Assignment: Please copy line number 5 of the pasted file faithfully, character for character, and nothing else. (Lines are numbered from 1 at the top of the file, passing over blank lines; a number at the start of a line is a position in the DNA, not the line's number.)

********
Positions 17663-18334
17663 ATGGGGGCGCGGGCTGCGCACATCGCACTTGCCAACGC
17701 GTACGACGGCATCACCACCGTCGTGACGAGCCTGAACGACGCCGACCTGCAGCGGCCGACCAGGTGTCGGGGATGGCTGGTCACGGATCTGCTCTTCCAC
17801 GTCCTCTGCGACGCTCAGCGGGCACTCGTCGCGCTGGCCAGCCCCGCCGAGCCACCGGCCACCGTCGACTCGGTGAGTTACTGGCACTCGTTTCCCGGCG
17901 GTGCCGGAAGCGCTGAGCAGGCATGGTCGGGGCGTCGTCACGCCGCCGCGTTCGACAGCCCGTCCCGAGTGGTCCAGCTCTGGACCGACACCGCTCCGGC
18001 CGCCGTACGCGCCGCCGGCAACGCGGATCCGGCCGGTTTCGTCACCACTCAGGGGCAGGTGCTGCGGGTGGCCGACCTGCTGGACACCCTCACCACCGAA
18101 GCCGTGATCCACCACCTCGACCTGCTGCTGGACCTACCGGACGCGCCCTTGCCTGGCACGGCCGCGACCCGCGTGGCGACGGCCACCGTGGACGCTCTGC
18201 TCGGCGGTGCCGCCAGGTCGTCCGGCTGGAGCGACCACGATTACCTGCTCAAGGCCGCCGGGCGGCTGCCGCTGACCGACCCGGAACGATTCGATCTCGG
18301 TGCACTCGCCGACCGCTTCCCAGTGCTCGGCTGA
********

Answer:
17901 GTGCCGGAAGCGCTGAGCAGGCATGGTCGGGGCGTCGTCACGCCGCCGCGTTCGACAGCCCGTCCCGAGTGGTCCAGCTCTGGACCGACACCGCTCCGGC